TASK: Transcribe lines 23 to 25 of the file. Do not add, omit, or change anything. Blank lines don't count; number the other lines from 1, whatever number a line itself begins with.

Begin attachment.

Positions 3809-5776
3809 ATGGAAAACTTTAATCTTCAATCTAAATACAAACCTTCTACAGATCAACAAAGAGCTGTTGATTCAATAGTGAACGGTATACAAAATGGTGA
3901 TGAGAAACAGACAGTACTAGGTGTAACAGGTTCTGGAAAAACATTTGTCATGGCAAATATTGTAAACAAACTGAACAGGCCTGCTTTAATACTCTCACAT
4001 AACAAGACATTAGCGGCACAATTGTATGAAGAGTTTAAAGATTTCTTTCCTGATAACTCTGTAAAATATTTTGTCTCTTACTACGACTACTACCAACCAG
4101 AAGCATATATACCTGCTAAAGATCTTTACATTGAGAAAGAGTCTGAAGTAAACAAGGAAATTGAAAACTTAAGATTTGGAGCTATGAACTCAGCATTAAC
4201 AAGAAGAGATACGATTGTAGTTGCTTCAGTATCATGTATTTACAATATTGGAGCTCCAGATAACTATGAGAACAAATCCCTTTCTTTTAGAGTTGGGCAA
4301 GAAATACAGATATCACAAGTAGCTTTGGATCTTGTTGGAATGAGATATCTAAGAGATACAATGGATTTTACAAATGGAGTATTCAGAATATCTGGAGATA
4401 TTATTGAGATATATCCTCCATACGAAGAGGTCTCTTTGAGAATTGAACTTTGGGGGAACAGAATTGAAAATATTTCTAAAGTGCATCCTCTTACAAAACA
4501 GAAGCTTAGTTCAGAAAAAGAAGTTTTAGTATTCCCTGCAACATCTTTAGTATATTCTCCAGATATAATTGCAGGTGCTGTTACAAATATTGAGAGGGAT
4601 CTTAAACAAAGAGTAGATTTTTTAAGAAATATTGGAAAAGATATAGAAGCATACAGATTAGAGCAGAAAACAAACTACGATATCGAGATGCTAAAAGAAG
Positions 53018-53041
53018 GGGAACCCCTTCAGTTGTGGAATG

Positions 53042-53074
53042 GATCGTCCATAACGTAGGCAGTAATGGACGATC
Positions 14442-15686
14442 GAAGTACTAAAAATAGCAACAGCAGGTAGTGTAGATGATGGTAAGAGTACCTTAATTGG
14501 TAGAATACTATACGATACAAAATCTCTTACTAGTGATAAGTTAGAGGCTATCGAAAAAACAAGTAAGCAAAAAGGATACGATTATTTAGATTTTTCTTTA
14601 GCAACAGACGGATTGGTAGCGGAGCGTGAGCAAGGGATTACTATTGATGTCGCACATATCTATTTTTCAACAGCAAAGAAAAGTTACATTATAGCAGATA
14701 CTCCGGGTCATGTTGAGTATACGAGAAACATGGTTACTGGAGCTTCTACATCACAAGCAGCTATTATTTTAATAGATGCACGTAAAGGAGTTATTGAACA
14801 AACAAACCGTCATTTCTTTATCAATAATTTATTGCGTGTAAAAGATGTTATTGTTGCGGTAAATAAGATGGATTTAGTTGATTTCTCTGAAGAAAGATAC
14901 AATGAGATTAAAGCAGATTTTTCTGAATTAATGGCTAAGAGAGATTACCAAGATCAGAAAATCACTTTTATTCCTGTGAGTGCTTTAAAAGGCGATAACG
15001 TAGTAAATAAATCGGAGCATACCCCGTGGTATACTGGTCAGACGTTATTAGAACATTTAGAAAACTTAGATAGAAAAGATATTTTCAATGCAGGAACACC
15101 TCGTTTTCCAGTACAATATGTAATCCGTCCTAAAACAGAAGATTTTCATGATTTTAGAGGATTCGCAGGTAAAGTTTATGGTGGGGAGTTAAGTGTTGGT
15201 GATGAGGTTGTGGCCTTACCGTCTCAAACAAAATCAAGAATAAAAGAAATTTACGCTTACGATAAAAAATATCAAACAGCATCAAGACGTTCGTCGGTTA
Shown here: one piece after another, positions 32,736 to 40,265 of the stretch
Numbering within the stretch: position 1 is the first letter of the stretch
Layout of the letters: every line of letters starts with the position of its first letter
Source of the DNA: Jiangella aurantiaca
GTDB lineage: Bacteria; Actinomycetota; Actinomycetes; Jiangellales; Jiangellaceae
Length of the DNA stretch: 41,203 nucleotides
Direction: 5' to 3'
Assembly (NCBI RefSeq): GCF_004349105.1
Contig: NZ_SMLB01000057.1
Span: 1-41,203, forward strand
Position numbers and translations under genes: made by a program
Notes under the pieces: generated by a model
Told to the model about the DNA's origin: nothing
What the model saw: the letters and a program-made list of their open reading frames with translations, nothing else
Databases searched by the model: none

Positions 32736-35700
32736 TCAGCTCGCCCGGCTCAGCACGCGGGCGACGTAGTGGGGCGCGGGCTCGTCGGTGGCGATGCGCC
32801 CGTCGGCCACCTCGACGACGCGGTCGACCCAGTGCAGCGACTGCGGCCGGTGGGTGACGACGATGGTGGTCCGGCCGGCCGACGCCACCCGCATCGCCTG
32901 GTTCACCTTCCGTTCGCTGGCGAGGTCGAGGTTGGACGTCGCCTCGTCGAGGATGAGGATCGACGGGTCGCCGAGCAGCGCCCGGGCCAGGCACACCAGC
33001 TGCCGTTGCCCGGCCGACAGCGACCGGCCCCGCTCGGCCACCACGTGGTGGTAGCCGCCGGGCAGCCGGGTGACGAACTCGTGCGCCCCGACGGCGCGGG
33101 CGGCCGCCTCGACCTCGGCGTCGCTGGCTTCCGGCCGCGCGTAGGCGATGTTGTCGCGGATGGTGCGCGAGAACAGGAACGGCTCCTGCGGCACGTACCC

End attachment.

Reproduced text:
15101 TCGTTTTCCAGTACAATATGTAATCCGTCCTAAAACAGAAGATTTTCATGATTTTAGAGGATTCGCAGGTAAAGTTTATGGTGGGGAGTTAAGTGTTGGT
15201 GATGAGGTTGTGGCCTTACCGTCTCAAACAAAATCAAGAATAAAAGAAATTTACGCTTACGATAAAAAATATCAAACAGCATCAAGACGTTCGTCGGTTA
Shown here: one piece after another, positions 32,736 to 40,265 of the stretch